While Orange and Osceola counties are the epicenter of the Puerto Rican migration, Puerto Ricans are not limited to Central Florida, Figueroa said. The Central Florida market is drawing large numbers into counties from Volusia and Brevard to Lake and Polk. South Florida always has drawn large numbers of Puerto Ricans. The Tampa Bay area, particularly Hillsborough County, is now attracting large numbers of migrants he said. So is the Ocala area.

Still, a 2016 study commissioned by the Hispanic Federation found the vast majority of Puerto Rican migrants settling into just 10 counties, in South Florida, the I-4 Corridor, plus Lee.

By 2020 Puerto Ricans are expected to overtake Cuban-Americans as the largest Hispanic group in Florida, according to the study, “Latinos in Central Florida.” That same year, Florida is expected to overtake New York as the home to the most stateside Puerto Ricans.

The migration is not appearing to have a particularly strong affect on Orange County Public Schools. In the past year, the schools recorded 1,059 new students from Puerto Rican schools, and in 2015-’16, 1,438 new students from Puerto Rico. Orange Schools Director of Media Relations Kathy Marsh said that is not a particularly difficult impact to absorb. And she noted that this past year Puerto Ricans didn’t even represent the largest group. In 2016-’17 the district also saw 1,074 students coming in from Venezuela.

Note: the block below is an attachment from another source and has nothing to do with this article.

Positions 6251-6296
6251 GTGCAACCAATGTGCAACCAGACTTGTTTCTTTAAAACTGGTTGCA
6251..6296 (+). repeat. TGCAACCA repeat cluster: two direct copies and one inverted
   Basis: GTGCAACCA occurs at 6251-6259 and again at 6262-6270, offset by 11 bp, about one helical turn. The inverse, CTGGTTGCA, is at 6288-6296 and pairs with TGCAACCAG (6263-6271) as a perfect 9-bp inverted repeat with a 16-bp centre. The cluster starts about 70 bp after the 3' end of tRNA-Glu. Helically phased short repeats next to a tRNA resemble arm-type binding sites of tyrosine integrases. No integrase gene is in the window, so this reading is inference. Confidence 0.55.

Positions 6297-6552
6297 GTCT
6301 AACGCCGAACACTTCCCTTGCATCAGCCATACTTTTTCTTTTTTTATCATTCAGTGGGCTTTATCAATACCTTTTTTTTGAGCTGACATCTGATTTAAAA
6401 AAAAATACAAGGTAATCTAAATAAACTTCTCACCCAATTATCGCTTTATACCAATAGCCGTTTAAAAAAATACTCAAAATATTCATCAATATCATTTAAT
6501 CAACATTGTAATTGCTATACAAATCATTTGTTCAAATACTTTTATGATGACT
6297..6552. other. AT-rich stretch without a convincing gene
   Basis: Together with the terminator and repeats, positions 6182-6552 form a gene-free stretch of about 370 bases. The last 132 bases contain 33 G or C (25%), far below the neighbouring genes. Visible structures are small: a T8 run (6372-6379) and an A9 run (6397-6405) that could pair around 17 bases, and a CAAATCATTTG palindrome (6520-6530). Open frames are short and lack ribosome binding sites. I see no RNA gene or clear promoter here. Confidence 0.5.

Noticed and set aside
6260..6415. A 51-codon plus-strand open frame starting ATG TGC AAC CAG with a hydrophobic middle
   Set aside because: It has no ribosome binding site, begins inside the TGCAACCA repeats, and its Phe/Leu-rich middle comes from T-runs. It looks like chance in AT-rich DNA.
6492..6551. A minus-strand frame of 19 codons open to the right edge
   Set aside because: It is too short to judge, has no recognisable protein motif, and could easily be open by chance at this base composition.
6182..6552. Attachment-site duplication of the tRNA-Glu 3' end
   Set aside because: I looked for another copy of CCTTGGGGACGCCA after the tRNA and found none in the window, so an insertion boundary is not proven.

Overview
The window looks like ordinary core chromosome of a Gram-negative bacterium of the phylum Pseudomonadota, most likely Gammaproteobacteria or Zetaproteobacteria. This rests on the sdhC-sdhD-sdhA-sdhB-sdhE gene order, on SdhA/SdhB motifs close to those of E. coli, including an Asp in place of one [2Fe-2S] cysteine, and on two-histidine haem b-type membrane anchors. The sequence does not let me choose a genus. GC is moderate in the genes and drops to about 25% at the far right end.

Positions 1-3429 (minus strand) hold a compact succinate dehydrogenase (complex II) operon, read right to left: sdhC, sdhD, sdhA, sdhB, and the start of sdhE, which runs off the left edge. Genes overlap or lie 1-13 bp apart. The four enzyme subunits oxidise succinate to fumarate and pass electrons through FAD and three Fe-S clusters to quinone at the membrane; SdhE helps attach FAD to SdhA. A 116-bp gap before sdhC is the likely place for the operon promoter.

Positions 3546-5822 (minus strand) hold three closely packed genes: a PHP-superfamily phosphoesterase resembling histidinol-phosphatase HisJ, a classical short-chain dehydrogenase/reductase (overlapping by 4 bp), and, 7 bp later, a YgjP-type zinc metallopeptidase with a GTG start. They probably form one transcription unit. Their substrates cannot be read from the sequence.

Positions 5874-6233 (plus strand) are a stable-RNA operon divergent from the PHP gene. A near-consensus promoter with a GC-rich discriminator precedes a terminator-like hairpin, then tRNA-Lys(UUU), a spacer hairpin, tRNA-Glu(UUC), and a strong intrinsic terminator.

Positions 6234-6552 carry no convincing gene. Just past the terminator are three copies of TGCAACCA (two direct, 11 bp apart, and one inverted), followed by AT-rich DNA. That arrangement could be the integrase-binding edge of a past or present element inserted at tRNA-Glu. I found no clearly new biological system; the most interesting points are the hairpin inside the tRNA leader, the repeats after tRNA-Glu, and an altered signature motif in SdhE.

Yet Marsh also cautioned that the data come from self-reports by parents, and likely do not account for all the transfers.

Politically, the impact is growing, with the elections in the past few years of U.S. Rep. Darren Soto, state Sen. Victor Torres, state Reps. David Santiago, Bob Cortes, Amy Mercado, John Cortez, and Rene Plasencia, a mix of Democrats and Republicans, all with Puerto Rican roots.

Many of them plus Kissimmee Mayor Jose Alvarez and Osceola County Commissioner Viviana Janer have raised grave alerts about housing crises and homelessness, particularly in Osceola, as many of those coming from the island do not come with much more than the $99 plane ticket.

But it is worse on the island, Suarez said.

“Puerto Rico seems to be getting the short end, because the place is becoming a desert,” he said.

Written By

Scott Powers is an Orlando-based political journalist with 30+ years’ experience, mostly at newspapers such as the Orlando Sentinel and the Columbus Dispatch. He covers local, state and federal politics and space news across much of Central Florida. His career earned numerous journalism awards for stories ranging from the Space Shuttle Columbia disaster to presidential elections to misplaced nuclear waste. He and his wife Connie have three grown children. Besides them, he’s into mystery and suspense books and movies, rock, blues, basketball, baseball, writing unpublished novels, and being amused. Email him at scott@floridapolitics.com.

Sign up for Sunburn

Receive our team's agenda-setting morning read of what's hot in Florida politics. Delivered straight to your inbox Monday through Friday.

Florida Politics is a statewide, new media platform covering campaigns, elections, government, policy, and lobbying in Florida. This platform and all of its content are owned by Extensive Enterprises Media.

Publisher: Peter Schorsch

Contributors & reporters: Phil Ammann, Renzo Downey, Rick Flagg, A.G. Gancarski, Joe Henderson, Janelle Irwin, Jacob Ogles, Scott Powers, Bob Sparks, Andrew Wilson.
Email: Peter@FloridaPolitics.com
Phone: (727) 642-3162
Address: 204 37th Avenue North #182
St. Petersburg, Florida 33704

Connect
Sign up for Sunburn

Receive our team's agenda-setting morning read of what's hot in Florida politics. Delivered straight to your inbox Monday through Friday.